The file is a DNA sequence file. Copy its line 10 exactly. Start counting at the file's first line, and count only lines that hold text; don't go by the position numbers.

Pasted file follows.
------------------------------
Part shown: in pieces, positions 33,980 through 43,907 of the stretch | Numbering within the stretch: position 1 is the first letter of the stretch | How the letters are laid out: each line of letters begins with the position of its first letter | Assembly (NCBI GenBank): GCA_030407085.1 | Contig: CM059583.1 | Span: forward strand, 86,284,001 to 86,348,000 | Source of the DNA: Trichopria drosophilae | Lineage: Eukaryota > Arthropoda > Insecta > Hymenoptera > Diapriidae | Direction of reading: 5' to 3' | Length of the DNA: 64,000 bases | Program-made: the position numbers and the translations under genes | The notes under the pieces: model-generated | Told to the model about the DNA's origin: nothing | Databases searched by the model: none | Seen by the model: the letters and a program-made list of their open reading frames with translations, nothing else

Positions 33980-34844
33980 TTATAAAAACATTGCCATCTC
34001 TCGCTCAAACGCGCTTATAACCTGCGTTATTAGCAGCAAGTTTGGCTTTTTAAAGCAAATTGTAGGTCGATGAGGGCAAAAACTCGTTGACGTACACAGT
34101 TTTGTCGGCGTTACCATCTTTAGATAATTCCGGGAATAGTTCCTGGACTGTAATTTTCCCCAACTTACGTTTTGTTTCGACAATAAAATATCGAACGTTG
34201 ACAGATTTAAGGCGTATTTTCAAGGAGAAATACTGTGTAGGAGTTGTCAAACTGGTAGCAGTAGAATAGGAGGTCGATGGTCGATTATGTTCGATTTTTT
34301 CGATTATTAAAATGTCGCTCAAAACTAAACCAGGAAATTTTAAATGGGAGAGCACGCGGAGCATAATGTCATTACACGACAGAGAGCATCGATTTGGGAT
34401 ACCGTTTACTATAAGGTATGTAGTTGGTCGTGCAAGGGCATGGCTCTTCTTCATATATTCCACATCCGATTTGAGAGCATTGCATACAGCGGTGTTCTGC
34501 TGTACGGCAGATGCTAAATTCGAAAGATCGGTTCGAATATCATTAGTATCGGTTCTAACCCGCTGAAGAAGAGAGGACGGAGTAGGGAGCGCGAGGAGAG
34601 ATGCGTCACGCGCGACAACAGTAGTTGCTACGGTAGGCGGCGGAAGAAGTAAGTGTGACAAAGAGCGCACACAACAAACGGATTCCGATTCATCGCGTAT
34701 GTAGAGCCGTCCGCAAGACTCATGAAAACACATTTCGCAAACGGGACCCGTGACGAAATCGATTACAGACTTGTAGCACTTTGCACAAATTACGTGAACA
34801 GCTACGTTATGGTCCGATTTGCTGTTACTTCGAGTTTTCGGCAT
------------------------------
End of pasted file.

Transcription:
34601 ATGCGTCACGCGCGACAACAGTAGTTGCTACGGTAGGCGGCGGAAGAAGTAAGTGTGACAAAGAGCGCACACAACAAACGGATTCCGATTCATCGCGTAT